25: Optimal evaluation for stillbirth: Stillbirth Collaborative Research Network


      The optimal evaluation for the determination of the cause of stillbirth remains uncertain. The cost of extensive evaluation has to be weighed against the diagnostic yield. Thus, our objective was to determine the usefulness for each diagnostic test in the “work-up” for potential causes of stillbirth.

      Study Design

      Secondary analysis of 483 stillbirths enrolled in the Stillbirth Collaborative Research Network (SCRN) from 2006 - 2008. The SCRN was a prospective, multisite, geographically, racially and ethnically diverse, population-based study of stillbirth in the U.S. Cases underwent standard evaluation that included maternal interview, medical record abstraction, biospecimen collection, postmortem examination, and placental pathology. Also, a clinically recommended “work-up” was recommended that included karyotype, toxicology screen, syphilis serology, antibody screen, Kleihauer-Betke, and testing for antiphospholipid syndrome (APS). In addition, additional testing was performed on biospecimens for research purposes. Each case was assigned probable and possible causes of death using the INCODE classification system. Tests were considered “useful” if a positive result established (or helped to establish) a cause of death or a negative result excluded a cause of death that was suspected based on the clinical history or other results.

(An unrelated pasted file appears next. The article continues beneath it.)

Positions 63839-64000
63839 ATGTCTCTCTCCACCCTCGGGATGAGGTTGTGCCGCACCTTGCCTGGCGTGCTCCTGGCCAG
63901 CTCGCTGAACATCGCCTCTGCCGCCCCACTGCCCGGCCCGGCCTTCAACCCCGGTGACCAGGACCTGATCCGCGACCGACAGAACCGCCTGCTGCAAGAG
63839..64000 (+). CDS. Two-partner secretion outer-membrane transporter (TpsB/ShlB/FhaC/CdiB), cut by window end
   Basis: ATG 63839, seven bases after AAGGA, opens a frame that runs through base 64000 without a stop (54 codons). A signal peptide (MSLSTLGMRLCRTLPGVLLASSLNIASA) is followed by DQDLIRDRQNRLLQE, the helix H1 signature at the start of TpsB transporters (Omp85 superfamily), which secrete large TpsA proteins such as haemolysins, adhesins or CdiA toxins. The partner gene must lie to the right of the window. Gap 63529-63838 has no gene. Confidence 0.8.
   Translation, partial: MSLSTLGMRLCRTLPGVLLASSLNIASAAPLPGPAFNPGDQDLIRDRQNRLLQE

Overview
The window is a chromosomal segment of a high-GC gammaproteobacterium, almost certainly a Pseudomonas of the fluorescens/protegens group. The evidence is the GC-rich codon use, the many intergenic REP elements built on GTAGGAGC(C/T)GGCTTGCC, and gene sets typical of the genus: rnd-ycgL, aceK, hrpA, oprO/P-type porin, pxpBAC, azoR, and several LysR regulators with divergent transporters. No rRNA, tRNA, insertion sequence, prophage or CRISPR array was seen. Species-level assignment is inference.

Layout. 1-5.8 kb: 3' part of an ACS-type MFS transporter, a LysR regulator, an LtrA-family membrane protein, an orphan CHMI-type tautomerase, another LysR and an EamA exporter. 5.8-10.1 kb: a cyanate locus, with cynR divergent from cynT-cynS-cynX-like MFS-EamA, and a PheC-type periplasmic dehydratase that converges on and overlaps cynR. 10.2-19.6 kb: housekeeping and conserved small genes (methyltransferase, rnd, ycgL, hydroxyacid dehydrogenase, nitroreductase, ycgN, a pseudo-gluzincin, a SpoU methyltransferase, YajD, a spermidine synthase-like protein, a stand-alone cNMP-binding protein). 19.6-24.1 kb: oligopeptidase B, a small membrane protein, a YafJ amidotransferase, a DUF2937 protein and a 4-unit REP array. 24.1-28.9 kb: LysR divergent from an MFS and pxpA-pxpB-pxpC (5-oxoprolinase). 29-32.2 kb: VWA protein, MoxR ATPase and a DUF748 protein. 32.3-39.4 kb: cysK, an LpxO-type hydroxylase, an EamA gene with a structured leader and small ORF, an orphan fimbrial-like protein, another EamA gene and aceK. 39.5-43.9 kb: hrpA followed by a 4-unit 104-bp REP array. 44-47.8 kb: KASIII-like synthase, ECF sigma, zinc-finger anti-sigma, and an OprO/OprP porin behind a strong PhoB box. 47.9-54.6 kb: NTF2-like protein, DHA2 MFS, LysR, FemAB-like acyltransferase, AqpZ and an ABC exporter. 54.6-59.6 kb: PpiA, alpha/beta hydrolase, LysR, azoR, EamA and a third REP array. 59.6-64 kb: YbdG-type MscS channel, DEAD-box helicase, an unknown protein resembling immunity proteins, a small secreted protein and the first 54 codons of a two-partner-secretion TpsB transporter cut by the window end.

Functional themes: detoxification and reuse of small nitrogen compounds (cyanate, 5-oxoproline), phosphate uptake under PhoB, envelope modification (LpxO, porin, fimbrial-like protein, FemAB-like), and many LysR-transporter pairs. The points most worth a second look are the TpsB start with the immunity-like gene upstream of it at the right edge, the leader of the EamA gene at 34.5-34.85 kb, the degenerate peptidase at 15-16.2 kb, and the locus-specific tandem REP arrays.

Tests for possible causes of stillbirth were useful as follows: Placental pathology 55.9%, postmortem examination 34.4%, karyotype 5.2%, testing for APS 4.1%, Kleihauer-Betke 1.9%, syphilis 0.2%, antibody screen 0%, toxicology screen 0.2%, and parvovirus 0.4%. Based on cause of death some tests were more useful when performed in a reflexive manner (i.e. based on findings from placental pathology and postmortem exam) such as tests for antiphospholipid syndrome, Kleihauer-Betke, parvovirus, syphilis and toxicology screen.


      The most useful tests were placental pathology and postmortem examination, followed by karyotype and testing for APS.